As you might know. Borders declared Chapter 7 bankruptcy and decided to close all its stoies. I had written about the bankruptcy earlier this year; one of my posts is here.
I remember when the first Borders opened in Indianapolis just before Thanksgiving 1986: Almost 25 years ago. Before it opened, Indy was not well served by its bookstores; most of the new books were sold at BDalton or Waldenbooks in the malls, and the selection was primarily best sellers and paperbacks.
I remember going into the new Borders and finding books from the Loeb Classical Library of the Harvard University Press. That was a pleasant surprise because it was something you'd never see in the mall bookstores. Although I never bought a book from the series, I was happy to know that they were easily available.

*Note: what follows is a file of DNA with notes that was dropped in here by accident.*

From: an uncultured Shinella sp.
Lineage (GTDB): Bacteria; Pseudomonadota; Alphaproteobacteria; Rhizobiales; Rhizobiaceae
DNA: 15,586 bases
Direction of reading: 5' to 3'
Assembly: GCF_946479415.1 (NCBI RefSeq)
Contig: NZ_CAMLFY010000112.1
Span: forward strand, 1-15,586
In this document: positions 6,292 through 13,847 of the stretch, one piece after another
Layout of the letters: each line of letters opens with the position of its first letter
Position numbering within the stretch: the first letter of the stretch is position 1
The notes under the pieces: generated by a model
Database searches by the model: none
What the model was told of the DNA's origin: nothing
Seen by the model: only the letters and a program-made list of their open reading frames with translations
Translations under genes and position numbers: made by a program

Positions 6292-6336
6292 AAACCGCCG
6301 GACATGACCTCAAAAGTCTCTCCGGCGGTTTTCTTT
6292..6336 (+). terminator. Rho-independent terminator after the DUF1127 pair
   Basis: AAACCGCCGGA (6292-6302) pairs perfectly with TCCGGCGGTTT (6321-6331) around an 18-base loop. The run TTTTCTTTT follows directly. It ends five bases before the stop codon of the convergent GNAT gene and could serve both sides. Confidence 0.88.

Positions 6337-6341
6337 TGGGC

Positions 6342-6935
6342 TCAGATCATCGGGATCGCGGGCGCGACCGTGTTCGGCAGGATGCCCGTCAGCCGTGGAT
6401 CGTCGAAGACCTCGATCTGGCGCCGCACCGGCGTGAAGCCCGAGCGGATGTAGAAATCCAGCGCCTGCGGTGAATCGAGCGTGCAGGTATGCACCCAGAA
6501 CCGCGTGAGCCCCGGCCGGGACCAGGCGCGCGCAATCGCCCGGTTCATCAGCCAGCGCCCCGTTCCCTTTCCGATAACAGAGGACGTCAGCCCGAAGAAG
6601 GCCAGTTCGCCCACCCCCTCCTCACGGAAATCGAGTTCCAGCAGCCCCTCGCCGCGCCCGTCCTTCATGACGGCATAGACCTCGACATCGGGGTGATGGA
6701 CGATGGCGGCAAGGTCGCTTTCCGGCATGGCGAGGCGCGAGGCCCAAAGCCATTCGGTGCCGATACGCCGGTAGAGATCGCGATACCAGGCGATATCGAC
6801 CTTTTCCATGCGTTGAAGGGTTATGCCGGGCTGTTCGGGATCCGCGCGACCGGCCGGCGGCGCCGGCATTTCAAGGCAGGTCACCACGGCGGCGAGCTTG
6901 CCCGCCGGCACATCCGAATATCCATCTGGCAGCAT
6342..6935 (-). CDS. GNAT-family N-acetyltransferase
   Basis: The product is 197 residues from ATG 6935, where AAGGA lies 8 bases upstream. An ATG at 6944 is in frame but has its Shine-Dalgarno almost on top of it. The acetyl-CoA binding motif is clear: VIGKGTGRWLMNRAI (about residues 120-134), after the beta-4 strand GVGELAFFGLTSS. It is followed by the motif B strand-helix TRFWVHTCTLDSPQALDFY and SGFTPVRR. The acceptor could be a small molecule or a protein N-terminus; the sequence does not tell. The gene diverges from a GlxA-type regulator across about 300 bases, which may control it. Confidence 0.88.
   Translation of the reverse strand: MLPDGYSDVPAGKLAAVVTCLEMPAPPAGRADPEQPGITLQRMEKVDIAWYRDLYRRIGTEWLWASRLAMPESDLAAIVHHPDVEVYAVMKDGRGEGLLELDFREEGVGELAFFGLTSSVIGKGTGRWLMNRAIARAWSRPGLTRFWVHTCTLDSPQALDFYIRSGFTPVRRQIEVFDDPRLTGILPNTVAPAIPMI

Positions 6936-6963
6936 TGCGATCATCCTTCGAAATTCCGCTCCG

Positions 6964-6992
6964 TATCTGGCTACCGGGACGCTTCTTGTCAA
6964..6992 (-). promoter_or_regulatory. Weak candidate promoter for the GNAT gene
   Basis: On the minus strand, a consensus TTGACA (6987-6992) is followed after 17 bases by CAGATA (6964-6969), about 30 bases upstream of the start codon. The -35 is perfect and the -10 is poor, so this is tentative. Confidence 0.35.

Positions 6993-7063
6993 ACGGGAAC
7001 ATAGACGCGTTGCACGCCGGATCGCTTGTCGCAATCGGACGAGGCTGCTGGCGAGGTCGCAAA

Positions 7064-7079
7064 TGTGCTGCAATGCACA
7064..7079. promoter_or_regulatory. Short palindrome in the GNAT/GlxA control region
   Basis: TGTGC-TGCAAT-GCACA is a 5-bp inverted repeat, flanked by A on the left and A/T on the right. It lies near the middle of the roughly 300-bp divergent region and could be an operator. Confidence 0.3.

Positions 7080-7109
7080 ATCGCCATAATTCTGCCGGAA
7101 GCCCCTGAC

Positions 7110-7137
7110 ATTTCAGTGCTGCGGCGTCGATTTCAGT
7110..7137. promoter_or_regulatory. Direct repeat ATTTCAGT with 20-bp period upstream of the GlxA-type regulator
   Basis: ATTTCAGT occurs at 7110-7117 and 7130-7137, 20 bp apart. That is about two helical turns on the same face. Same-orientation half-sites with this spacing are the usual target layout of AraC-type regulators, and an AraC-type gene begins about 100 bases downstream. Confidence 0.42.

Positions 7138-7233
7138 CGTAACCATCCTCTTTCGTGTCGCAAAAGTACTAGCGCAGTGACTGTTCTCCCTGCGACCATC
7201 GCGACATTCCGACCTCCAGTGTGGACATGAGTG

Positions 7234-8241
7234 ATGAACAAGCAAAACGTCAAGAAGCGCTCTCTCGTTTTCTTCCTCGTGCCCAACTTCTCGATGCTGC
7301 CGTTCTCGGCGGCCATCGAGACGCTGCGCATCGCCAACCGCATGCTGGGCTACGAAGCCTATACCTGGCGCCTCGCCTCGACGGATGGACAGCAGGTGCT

During the week before Labor Day, I made a couple of trips to two of the Borders in the Indianapolis area that were still open. Among my purchases were, in alphabetical order:
- Bright Star, a collection of poems and love letters by John Keats, inspired by his love for Fanny Brawne;
- Dostoyevsky's The Brothers Karamazov in a new translation by Richard Pevear and Larissa Volokhonsky;
- The Informant, by Kurt Eichenwald, about price fixing by Archer Daniels Midland;
- Laugh Lines, a collection of short comic plays;
- The Master and Margarita by Mikhail Bulgakov;
- The Secret Lives of Hoarders by Matt Paxton;
- Red to Black, a espionage novel by Alex Dryden;
- Snow, by the Turkish novelist and Nobel laureate Orhan Pamuk.
- And Spies of the Balkans, another espionage novel, by Alan Furst.
ADDENUM: The last 31 stores of the chain, located in 18 states, will close tomorrow, according to a story in The Huffington Post.